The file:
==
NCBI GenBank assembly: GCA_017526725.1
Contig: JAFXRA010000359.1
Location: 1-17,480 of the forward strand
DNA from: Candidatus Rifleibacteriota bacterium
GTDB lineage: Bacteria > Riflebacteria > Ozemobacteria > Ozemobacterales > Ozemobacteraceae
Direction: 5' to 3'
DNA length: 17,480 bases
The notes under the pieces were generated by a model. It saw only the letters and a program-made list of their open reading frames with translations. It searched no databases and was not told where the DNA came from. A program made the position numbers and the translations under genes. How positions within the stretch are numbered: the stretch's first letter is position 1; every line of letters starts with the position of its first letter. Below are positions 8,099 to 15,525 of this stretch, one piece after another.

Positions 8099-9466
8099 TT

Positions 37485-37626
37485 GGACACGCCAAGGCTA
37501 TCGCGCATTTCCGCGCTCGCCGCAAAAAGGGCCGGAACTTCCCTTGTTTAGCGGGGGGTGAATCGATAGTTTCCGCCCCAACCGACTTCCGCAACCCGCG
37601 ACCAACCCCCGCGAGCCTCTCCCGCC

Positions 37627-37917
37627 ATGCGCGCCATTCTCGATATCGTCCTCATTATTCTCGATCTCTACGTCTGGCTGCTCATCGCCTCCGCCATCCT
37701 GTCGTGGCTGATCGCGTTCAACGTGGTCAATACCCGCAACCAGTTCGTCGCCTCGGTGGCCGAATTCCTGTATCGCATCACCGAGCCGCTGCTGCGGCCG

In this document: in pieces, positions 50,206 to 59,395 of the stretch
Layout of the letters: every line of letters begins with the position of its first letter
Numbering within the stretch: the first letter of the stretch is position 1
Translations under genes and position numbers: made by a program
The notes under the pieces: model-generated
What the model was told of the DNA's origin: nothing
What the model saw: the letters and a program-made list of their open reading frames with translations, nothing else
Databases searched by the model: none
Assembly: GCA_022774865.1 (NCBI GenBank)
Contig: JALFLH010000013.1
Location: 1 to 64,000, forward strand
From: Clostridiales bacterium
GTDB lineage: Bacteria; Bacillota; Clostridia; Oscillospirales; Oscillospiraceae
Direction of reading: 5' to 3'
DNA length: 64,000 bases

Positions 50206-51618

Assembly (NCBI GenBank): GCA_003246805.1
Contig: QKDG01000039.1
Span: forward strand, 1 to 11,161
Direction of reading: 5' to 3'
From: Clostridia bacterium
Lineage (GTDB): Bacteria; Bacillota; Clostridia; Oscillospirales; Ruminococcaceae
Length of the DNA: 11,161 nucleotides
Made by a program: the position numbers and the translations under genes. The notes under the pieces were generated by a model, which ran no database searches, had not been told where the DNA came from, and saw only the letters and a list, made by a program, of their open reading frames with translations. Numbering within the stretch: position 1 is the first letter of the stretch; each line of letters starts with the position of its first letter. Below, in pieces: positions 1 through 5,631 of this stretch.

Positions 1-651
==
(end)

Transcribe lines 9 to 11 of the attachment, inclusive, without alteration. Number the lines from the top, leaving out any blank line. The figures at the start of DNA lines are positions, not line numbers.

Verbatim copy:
Positions 8099-9466
8099 TT

Positions 37485-37626